tion duration before you are on your way to your destination.
(U.S. Army Photo)

Prospective Home Buyers Get

Advice On Taking Precautions

By Edward Cowan

In the shops of this detachment,
Army aircraft from projects scat-

rerea rrom Mexico to Brazil are

periodically returned for mainte
nance and repair. In some ins

tances, personnel and equipment
are dispatched from the detach detachment
ment detachment to remote and isolated loca locations
tions locations hundreds of miles away to

effect repairs in the field.
The movements division, Tran Transportation
sportation Transportation Section, USARCARIB,
Is constantly busy, because the
flow of incoming and outgoing mi military
litary military personnel and their depend dependents
ents dependents never ceases.

The Transportation Corps supply

activities in usakuakib are lo located
cated located in four warehouses at Fort
Clayton and one bulk storage
warehouse at Curundu. A total of
15,000 line items is stocked, of
which approximately 2,000 are
classified marine items. The value
of the Transportation Crops repair
parts and supply support id deter determined
mined determined to be approximately $1,.
300,000. Total covered storage uti,
lized is 30,000 square feet with an
additional 10,000 sguare feet of
oen-type storage. Storage in the
warehouses consists rpimarity of
Transportation air and marine
items.
The Transportation Section, TT TT-SARCARIB,
SARCARIB, TT-SARCARIB, Is a complex activity
and a most vital part of the
command because here at the
"Crossroads of the World" tran transportation
sportation transportation in all its forms is be being
ing being employed on a broad scale.

j WORLD WAR H
Ala;
V KOttAN WAK
LA S

WASHINGTON (UPI) Pros

pective purchasers of previously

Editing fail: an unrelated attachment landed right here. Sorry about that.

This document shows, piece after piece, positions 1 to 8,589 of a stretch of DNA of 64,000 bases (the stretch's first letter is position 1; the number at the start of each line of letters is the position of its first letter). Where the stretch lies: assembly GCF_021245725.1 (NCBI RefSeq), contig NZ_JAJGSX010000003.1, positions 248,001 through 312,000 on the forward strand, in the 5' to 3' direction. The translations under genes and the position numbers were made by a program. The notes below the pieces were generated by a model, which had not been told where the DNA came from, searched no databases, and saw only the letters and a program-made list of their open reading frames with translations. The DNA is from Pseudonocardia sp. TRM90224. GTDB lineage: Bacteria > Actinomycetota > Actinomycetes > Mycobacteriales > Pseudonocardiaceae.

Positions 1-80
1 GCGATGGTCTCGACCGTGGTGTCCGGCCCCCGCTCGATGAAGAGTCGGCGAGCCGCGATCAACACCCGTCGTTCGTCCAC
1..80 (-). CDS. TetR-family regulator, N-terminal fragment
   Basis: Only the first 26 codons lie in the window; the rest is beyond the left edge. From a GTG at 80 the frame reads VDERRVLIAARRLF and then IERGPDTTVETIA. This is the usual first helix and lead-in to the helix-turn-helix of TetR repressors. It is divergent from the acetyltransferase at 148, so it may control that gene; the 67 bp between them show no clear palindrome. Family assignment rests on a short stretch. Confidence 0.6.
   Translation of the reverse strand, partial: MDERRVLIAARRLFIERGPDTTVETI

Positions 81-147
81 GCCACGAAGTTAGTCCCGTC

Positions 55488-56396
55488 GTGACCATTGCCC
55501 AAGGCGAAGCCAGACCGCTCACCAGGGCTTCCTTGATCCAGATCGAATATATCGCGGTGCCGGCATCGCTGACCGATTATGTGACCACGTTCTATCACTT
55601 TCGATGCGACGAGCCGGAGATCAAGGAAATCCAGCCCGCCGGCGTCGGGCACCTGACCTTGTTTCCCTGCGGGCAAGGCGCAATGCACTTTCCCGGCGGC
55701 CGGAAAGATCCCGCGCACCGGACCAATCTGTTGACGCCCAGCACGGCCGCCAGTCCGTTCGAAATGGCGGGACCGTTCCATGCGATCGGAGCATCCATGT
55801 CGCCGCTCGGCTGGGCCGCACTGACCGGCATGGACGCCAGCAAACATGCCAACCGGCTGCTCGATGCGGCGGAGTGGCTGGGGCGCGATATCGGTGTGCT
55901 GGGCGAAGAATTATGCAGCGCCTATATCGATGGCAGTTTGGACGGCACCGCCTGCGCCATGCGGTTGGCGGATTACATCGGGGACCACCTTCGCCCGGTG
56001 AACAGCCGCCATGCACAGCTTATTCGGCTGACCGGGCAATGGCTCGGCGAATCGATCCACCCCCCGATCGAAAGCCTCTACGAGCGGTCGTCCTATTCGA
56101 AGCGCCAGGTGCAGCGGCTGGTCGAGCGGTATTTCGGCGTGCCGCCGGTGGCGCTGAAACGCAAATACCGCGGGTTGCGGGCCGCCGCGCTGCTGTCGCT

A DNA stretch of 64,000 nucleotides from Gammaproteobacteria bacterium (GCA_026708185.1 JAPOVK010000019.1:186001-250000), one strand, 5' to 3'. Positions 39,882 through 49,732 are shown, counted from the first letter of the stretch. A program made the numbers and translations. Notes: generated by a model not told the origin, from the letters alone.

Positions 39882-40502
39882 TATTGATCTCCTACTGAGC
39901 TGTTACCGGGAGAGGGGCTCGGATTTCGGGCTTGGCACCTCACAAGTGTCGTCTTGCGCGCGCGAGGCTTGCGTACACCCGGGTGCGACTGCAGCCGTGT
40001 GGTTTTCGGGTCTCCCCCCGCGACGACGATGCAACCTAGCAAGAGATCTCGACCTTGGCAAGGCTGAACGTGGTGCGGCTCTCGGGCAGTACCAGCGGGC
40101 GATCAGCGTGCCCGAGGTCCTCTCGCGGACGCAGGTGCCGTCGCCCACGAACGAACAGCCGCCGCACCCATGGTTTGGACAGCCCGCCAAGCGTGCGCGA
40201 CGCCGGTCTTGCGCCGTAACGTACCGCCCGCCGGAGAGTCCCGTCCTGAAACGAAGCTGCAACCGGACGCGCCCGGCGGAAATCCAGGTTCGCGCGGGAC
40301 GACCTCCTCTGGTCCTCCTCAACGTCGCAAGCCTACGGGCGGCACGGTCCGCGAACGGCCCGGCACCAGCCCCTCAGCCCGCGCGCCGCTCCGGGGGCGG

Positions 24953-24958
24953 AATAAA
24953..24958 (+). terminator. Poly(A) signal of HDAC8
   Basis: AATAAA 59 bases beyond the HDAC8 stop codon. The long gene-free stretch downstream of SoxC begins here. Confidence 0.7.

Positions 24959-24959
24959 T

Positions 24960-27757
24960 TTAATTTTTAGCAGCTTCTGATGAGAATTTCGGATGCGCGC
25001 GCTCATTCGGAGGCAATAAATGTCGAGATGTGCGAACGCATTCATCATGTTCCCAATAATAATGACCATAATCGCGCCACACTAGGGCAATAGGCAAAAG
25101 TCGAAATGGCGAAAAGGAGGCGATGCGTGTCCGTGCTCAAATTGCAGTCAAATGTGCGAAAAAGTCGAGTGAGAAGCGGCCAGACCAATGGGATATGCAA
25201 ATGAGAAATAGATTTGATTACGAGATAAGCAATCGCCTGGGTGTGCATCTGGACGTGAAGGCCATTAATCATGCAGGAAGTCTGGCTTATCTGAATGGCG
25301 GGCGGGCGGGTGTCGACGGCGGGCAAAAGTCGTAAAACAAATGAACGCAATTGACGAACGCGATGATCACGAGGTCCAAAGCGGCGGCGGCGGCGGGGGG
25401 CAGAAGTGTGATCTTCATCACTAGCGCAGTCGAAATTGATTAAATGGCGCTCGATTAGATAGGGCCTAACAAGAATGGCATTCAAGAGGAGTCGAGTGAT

occupied houses frequently feel

the need of all the expert advice

they can get.

Many, if not most of these pur

chasers, according to government

experts, are newly married and-or

have been living in apartments.

mat first jump into a house is
sometimes frightening and fraught

with mystery.

The truth is that common sense

and curiosity are frequently much

more valuable to the purchaser

than a paid expert who, after' all,

has to exist in the real estate
business long after the one sale

is consummated.

Without reflecting on rpofes-

sional estimators and evaluators,
the experts say there are a num number
ber number of common-sense things the
buyer can do for himself in sizing
up the condition of a house that
may have been standing for sev several
eral several years. Such as:

Take a thorough tour of the

house by yourself or with your
wife, but definitely without the

owner or an agent in tow. This
gives you more time to think;
more time to apply your personal
problems and possession to the
living space you're inspecting. Re Remember,
member, Remember, you'll be living in this

house for years and it can be a
costly mistake to discover after
you've bought it that much of
your furniture doesn't fit in it.
Take a 50-foot tape meausure
with you, along with the specifi specifications
cations specifications of all your larger pieces
of furniture, including couches,
the piano, TV set, and the beds.
You don't have to h rnrla ahnnf

it, but try and inunw h.

tached attitude when the owner in
a burst of generosity tells you

that although he paid $900 for the

wall-to-wall carpeting in the hv

log room, dining room and main
stairway, he's including it in the

sale of the house free.
In the first place, it isn't free

at all. It most usually has been

added to the purchase price in
one form or another.
Take a look at the floors be

neath the carpeting. They might

be marred or stained badly, and
while this is no catastrophe, it
is another talking point when the
time comes to haggle about price.
Be sure there is a list of the
electrical appliances that go with
the house. Then ask the owner

for permission to try them out,

particularly the garbage grinder.

the dishwasher, the clothes wash washing
ing washing machine and dryer. These
gadgets have a way of running